Before reading Aristotle, I was unsure of what rhetoric meant. I had heard the term passed around in a communications class here and there, but had never dug deeply into the meaning of the word. Truthfully, I am still a little confused – but I’m better off than I was before.
Aristotle stresses rhetoric as persuasion – actually, he describes it as “the faculty of observing in any given case the available means of persuasion” (chapter 2). This is all very confusing. But then, he breaks down the modes of persuasion for the reader into three simple bullet points:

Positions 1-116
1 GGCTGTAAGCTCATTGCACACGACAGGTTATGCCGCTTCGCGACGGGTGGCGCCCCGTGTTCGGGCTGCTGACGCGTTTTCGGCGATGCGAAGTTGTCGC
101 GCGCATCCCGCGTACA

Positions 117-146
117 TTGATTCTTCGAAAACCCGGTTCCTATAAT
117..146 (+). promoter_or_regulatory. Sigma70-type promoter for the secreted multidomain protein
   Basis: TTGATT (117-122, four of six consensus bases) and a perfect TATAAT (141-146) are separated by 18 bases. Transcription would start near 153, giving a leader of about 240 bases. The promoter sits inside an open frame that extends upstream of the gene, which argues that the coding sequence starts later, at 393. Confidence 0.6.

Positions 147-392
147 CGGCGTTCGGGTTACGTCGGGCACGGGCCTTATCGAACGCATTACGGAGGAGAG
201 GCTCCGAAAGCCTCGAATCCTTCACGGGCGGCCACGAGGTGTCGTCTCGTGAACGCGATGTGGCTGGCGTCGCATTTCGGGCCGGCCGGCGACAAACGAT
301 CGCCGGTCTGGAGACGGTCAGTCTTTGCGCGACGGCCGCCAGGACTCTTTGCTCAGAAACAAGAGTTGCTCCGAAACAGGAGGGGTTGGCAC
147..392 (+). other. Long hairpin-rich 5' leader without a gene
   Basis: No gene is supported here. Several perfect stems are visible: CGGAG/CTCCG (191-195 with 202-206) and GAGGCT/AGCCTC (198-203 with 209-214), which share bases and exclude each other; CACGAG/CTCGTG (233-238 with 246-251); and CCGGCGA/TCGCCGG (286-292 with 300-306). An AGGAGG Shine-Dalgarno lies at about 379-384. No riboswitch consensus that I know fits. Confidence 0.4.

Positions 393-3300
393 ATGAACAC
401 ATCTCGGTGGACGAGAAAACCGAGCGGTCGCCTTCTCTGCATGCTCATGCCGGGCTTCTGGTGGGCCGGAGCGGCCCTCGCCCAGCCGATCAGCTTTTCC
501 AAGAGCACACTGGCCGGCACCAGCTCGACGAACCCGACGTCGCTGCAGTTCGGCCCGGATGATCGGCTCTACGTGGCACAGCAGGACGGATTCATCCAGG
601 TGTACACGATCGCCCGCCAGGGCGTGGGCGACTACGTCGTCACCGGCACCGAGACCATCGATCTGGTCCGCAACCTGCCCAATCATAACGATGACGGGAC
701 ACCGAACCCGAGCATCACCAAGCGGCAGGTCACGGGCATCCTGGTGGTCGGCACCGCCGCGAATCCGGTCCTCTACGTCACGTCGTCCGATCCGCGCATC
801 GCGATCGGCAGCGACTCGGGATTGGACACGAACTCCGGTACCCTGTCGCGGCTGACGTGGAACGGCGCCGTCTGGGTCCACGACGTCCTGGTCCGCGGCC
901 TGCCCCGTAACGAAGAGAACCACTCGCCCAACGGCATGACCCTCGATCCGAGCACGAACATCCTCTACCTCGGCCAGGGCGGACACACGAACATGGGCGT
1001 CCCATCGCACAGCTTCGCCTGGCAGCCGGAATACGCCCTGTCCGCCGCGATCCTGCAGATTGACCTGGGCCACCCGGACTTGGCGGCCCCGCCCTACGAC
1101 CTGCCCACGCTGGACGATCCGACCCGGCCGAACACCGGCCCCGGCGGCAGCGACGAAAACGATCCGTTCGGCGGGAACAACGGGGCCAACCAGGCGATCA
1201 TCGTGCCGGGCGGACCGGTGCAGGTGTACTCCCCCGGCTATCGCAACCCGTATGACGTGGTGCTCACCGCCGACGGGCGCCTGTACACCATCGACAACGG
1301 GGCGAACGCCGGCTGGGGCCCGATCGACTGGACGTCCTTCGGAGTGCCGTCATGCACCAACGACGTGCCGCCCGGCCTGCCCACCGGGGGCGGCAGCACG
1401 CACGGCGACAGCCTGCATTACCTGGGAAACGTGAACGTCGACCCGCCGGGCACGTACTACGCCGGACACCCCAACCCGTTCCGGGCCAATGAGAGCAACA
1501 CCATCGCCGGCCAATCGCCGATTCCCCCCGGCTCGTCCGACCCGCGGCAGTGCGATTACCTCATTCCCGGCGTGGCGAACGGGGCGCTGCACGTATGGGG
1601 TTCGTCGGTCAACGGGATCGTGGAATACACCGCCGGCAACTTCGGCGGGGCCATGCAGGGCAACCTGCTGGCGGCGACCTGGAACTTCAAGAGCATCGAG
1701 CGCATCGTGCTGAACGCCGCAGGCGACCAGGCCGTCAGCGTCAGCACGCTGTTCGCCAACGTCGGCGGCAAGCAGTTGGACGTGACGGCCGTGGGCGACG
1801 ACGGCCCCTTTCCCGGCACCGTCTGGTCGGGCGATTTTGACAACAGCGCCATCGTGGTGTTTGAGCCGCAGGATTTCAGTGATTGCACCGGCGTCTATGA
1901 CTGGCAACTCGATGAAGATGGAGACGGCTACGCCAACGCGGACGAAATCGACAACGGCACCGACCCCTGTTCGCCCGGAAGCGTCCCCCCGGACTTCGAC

1. Personal character of the speaker (their credibility)
2. Putting the audience into a certain frame of mind.
3. Proof provided by the words of the speech itself.
So, if I am understanding Aristotle correctly, rhetoric is the study of how persuasion occurs. Once I got past the strange language and fancy words, it was easier to understand at least the basics of the topic.